England is now subject to National lockdown: Stay at Home restrictions. You must stay at home.
“We’ve never felt so much support before” – experienced foster carers Aly and Lee Dowd have shared how a pioneering fostering scheme in Portsmouth will improve foster care in the city.
This weekend, Portsmouth City Council will launch a new model for foster care. The Mockingbird Family Model provides additional support to carers and young people by replicating an extended family, through a network of up to ten foster families.
The families will form a constellation, with a hub home at the centre. Through the hub home, experienced foster carers – like Aly and Lee Dowd from Cosham – will support all carers and families within the constellation.
Aly and Lee have been fostering for eight years and are the first hub home with the new Mockingbird Family Model.
“We know from experience that it can take a while to build friendships with other carers,” said Aly. “But, through Mockingbird and the community that’s created, you’re instantly involved with a small group of people who are experiencing the same challenges and victories as you.”
Lee added: “We’ve been fostering for so long so you forget how you felt at the beginning of the process and how useful it is to speak to other carers and families. Having someone you can ask questions to, whether it’s about the process, how to prepare for the children and young people coming into your care or ideas of things to do, we’ve never felt so much support before.”
Eight families at varying stages of fostering are involved in the first Mockingbird constellation in Portsmouth. Some have fostered for more than 20 years, while others are awaiting their first child or young person. But, for all, having a network of families to call on is invaluable.
The model provides immediate practical support through regular meet-ups and social activities, and learning opportunities for carers to support the young people in their care. It also offers the chance for children and young people to develop relationships with trusted adults and other young people in care.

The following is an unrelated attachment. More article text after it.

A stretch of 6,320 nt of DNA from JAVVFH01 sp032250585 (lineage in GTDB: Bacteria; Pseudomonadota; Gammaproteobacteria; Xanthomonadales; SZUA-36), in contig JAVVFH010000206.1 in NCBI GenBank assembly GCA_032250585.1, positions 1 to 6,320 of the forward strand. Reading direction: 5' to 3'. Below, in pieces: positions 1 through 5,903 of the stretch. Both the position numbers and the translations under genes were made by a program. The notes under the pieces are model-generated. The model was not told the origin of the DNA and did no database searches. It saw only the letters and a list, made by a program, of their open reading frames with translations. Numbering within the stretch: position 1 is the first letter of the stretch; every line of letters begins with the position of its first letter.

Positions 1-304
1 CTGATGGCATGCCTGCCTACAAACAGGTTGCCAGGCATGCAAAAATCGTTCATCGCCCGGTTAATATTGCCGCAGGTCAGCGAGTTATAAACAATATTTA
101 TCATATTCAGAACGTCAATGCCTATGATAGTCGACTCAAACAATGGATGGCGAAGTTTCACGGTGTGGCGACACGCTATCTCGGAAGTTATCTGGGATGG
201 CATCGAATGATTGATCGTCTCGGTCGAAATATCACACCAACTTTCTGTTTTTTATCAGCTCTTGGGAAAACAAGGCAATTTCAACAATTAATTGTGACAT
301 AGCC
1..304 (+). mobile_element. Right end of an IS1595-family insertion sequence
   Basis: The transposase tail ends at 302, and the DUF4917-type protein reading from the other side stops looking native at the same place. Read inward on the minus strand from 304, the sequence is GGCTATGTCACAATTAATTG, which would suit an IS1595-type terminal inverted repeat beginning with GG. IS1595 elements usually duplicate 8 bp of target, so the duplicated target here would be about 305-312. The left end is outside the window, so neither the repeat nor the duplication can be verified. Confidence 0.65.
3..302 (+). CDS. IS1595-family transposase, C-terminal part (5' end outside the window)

Aly said: “Children in care may not have strong friendships, particularly if they’ve moved homes a lot. This will give them chance to spend time with other people in a similar situation, as well as taking part in fun activities and events.
“We’ll be organising monthly catch-ups with the constellation and asking our young people what type of social activities they want to do. This might be a BBQ at our house, a day out or a trip away – but will always be led by the needs and wants of the group.”
Lee added: “Our home will act as the hub, so our door will always be open. Once lockdown has lifted, carers can call in for a chat or young people can have sleepovers, which we hope will strengthen friendships and increase the sense of having an extended family.
“We’ve also got a WhatsApp group that’s been really well used for sharing information and asking questions. There’s always someone on there to answer a question.”
Across the country, Mockingbird has already shown to help families support each other and overcome challenges, while also showing significant benefits to the lives of children and young people in care.
Portsmouth City Council is the first local authority on the south coast to implement the Mockingbird Family Model.
Cllr Suzy Horton, Cabinet Member for Children, Families and Education, said: “Building a community of carers around children and young people to ensure a continuity of care and stable home life is vital. Many of the children and young people we bring into care may not see their extended family of cousins, aunties, uncles, grandparents and family friends – so the Mockingbird Family Model aims to replicate this during their time in care. During the formative years of their lives as they grow up, attend school and build friendships, this type of support is invaluable.
“I am very proud that our city is pioneering such an advanced and innovative model of fostering.”
The Mockingbird Family Model is just one kind of foster care available in Portsmouth. There are also opportunities to foster short-term, long-term, act as a family link and/or help a young person to independence with the supported lodgings scheme.
“Lee and I talked about fostering for many years and decided to give it a go eight years ago,” said Aly. “We now wish we’d done it sooner. Knowing that you and your family have contributed to children growing in confidence, improving at school, making friends and feeling safe is such a good feeling.
“For anyone thinking about fostering for the first time I’d say to speak to other foster carers, who are all very approachable and who will give you an honest insight into the challenges and benefits of fostering. And then, if you can offer a place – whatever you can offer – go for it. You won’t regret it!”
Foster Portsmouth welcomes enquiries from people who would like to know more about becoming a carer. Portsmouth City Council’s first virtual event of 2021 takes place on Tuesday 19 January – register your interest to meet the team and some current foster carers: https://zoom.us/meeting/register/tJErdOGopjsvGtdBhfIaV2GBWqR5duN4v5Ea.